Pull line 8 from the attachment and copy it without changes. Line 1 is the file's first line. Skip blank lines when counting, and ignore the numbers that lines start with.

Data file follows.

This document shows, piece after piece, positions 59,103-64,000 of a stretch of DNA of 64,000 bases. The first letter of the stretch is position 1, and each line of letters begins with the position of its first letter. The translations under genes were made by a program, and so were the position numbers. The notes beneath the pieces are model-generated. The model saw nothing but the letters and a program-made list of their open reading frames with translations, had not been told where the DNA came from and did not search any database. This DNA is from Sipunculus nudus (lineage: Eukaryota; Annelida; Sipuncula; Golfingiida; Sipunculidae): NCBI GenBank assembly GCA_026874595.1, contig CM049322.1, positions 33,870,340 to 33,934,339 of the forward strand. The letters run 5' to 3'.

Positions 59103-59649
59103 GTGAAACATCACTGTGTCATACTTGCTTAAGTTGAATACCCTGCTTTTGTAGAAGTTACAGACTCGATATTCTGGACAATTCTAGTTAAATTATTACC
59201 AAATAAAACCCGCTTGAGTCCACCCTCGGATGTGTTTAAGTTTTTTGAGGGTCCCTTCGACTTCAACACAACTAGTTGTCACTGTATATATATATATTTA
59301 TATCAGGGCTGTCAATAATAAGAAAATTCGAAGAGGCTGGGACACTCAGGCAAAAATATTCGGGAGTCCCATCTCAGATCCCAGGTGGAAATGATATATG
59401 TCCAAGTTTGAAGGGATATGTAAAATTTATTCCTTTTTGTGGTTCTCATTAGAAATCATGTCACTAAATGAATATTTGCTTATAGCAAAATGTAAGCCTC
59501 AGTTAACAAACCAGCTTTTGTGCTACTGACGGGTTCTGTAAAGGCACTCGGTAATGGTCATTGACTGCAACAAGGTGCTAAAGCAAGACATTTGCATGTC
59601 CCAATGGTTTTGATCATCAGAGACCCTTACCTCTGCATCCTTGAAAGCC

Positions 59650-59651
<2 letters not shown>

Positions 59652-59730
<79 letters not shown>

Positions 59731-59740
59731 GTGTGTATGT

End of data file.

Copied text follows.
59601 CCAATGGTTTTGATCATCAGAGACCCTTACCTCTGCATCCTTGAAAGCC